Would your child eat one marshmallow now, or wait an unspecified amount of time to receive two?
The famous marshmallow test has been used for more than 50 years to test the self-control of children. So do you think children today are more or less patient than children in the 1960s?
We live in a society filled with instantly gratifying solutions, where children born into an internet-filled world can immediately gain access to entertainment, purchase products and interact with others.
Has this new way of obtaining gratifying experiences led to children being more or less patient now when compared to children brought up 50 years ago?
To try to answer this, new research published by the American Psychological Association analysed results from a series of marshmallow test studies that had been carried out on different occasions from the beginning.
The test is simple – take children between 3 and 5 years of age and offer them a tasty treat such as a marshmallow. Explain that they can either eat this treat immediately or wait to receive a larger treat.
Leave the children alone in a room with their treat for 10 minutes. Watch the children through a one-way mirror to see if they choose to eat the treat immediately or wait for a larger reward.
The marshmallow test has been thought to help predict the outcomes of children, and follow up studies have shown that those who were able to wait longer for a second marshmallow showed healthier body weights, higher academic achievement and more effective coping mechanisms with stress in later life.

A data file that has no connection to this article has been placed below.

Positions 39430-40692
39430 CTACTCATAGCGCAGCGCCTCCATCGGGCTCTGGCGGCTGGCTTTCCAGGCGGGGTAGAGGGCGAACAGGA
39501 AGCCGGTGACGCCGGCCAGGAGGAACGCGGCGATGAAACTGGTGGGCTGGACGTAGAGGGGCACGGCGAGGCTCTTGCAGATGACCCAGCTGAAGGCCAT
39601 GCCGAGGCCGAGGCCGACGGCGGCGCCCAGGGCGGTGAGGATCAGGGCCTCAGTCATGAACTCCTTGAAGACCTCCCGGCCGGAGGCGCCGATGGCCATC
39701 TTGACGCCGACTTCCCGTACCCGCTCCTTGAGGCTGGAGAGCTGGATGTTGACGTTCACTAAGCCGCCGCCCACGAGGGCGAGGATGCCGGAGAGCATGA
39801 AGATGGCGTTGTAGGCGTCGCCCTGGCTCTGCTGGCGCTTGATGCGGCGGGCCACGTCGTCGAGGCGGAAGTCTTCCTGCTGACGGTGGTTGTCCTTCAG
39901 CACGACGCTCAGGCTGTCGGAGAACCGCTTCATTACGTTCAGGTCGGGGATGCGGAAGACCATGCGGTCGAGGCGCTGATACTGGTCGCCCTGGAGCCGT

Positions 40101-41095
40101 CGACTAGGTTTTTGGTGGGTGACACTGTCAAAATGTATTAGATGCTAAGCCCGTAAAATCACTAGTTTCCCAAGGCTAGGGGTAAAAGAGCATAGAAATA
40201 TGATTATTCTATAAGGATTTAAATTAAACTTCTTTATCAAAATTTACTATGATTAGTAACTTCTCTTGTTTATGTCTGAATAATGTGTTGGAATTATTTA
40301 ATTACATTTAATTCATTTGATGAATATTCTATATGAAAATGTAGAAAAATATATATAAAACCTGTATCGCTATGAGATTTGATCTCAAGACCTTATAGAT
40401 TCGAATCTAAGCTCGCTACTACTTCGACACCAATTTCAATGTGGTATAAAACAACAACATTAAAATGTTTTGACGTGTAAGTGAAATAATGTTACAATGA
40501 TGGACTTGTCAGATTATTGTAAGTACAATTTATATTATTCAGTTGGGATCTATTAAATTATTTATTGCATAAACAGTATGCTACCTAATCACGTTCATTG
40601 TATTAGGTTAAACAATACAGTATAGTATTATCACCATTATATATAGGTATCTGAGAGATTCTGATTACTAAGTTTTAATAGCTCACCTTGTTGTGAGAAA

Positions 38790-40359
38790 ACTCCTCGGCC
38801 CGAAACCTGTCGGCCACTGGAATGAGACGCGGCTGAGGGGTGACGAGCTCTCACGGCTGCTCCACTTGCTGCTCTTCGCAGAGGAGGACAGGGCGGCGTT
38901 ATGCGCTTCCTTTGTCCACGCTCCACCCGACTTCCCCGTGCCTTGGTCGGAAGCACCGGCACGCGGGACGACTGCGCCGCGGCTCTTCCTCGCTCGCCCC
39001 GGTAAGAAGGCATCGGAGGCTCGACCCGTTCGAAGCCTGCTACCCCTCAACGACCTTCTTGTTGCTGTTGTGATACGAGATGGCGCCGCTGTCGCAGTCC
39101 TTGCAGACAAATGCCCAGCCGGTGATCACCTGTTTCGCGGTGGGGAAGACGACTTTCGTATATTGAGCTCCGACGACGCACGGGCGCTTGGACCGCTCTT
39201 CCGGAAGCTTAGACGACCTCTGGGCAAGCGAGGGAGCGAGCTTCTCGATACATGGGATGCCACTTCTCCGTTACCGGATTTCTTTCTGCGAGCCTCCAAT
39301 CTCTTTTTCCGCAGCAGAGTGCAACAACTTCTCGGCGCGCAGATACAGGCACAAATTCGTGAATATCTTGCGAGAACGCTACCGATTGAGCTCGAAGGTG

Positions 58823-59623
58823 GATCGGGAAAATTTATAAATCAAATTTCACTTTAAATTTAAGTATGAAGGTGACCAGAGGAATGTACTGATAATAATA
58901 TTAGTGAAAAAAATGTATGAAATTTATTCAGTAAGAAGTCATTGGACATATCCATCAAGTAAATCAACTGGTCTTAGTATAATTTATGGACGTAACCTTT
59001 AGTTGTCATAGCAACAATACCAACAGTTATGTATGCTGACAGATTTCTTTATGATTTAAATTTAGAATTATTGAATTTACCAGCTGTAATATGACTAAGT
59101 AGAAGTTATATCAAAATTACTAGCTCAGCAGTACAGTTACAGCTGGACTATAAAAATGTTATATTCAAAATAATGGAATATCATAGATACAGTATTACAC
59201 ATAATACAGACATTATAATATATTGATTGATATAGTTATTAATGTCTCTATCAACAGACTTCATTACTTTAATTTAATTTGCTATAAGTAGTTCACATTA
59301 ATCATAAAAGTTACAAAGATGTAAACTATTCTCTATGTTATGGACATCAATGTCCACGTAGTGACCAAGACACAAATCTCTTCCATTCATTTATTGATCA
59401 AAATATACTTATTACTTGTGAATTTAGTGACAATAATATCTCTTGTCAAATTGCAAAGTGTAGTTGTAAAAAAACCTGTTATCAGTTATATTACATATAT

Many of us think that things were better in our day and reminisce around how our childhoods were simpler and less distracting in comparison to today's children. To study our perception as members of the public, the researchers interviewed 350 people from a range of backgrounds about their thoughts on child behaviour.
The results showed that 72 per cent of the people interviewed predicted that today's children would not wait as long for a marshmallow and 75 per cent thought that today's children had less self-control than children from the 1960s.
Interestingly, the marshmallow test results showed the opposite to be true.
Children tested in the 2000s waited one minute longer than children from the 1980s and two minutes longer than children tested in the 1960s.
The researchers believe that this could partly be due to the significant increase in kindergarten attendance from 15 per cent to more than 50 per cent as well as the increase in IQ scores over the last several decades.
So does this mean that modern children are more likely to achieve higher academic and career success thanks to their increased marshmallow resistance?
Another new study published in Psychological Science dug deeper into the research that showed children who resisted the marshmallows ended up attaining higher high school grades and a lower body mass index in adolescence.
They found that the ability to wait for a treat at a young age was actually affected by the child's social and economic background, which then went on to shape their long-term chances of success.
So, rather than the marshmallow test predicting the amount of success a child may have based on their self-control, it seems like the test actually just shows how children from affluent households are more likely to wait as they believe that more treats will come, and children from poorer households have been conditioned to eat now as there may not be food tomorrow.
It seems that the humble marshmallow might show that children today are more patient, but that self-control alone can't overcome social and economic disadvantages.
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